What a surprise in the teenager's eyes,
When the lady of
eighty sat down,
A smile on her face, yet fear in her heart.
gingerly looked all around.
A typical classroom with desks and chairs,
And text books
and charts and maps,
Though she was resigned, she felt out of line,
too late now to turn back.
She picked up her pad and her pencil,
And took voluminous
At first her hand trembled so much,
She could barely read what she
The print in the text books, too small,
too far away.
The teachers lectured too softly,
She couldn't hear what
they had to say.
But she spoke up in class discussions,
The essays she wrote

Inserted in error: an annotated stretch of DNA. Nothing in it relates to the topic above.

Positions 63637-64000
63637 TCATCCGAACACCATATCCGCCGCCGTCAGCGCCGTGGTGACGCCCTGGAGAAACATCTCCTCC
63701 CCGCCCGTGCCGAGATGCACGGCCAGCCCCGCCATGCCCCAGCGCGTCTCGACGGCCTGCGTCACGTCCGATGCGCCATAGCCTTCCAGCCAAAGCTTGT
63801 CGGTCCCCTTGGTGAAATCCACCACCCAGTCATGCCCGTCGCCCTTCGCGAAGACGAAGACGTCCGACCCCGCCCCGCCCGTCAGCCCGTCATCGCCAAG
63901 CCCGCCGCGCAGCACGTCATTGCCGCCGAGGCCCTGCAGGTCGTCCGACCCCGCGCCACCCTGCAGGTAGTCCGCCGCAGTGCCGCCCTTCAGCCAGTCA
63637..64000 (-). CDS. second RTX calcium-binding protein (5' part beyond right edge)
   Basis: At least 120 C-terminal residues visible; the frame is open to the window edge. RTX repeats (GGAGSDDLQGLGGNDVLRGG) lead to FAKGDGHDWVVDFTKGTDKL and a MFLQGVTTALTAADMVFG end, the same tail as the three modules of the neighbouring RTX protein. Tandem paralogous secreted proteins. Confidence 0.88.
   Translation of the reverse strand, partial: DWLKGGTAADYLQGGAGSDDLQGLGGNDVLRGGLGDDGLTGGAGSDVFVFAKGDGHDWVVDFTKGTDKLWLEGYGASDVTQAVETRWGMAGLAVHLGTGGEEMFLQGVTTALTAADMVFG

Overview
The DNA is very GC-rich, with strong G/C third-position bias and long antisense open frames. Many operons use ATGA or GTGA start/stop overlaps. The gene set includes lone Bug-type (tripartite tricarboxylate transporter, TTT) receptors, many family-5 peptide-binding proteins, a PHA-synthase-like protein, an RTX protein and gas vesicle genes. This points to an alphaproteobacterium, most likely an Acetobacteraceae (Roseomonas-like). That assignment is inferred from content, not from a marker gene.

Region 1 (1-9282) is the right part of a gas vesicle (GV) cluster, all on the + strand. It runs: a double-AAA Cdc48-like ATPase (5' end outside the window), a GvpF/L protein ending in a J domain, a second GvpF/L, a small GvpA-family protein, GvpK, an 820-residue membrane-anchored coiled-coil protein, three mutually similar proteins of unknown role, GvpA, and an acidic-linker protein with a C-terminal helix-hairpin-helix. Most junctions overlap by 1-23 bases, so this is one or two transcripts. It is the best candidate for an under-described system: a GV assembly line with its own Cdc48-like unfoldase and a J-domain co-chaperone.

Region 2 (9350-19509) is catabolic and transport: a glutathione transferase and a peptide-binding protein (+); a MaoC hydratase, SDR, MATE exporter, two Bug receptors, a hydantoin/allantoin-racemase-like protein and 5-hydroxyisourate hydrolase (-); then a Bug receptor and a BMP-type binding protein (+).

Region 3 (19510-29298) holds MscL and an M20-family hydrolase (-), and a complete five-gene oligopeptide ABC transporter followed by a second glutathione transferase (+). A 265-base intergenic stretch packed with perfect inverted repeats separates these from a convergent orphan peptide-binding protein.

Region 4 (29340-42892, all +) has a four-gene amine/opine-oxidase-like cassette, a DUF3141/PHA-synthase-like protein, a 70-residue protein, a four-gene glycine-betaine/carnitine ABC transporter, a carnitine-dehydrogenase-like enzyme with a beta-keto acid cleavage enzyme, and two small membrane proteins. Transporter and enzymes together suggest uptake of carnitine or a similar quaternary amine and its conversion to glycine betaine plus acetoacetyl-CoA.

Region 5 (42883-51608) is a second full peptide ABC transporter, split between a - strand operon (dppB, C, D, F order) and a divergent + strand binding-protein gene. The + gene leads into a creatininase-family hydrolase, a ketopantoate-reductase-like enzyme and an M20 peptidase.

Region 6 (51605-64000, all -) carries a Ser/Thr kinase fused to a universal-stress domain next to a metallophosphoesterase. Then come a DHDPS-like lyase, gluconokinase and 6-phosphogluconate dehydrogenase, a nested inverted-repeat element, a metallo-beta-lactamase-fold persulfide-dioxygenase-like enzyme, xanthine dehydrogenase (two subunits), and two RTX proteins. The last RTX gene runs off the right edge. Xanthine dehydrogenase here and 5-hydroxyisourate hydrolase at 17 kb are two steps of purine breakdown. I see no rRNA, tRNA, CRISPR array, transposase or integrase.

were quite grand,
But to write or recite from memory,
The poor lady was
all but damned.
She attacked her classes with fervor,
She selected subjects
Then somehow she grew exponentially,
This lady who dared to
She took English, Science, and History,
But she couldn't take Sex Education,
permission was nil.
But undaunted and full of spirit,
The lady with guts
toughed it out,
And, by hook or by crook, she made it,
Her senility never
Struggling, fighting all the way,
Head on, she faced every
And when at last her war was won,
She knew more than she had
The body may age, but not the heart,
And attitude's an
She grew younger by each class she took,
'Til she became
like sweet sixteen.
Her head held high; her shoulders back,
Her husband and
Her grandkids and the great-grands, too,
Oh such pride
in Grandma Anear!
Here's to the Class of 2003,
We ask blessings for Helen
She worked so hard to get that degree,
So maybe now she can get
Virginia (Ginny) Ellis
This poem is dedicated to my friend and neighbor, Helen Anear,
who at the age of 80 received her high school diploma June 2003.
I am so very proud of you, Helen!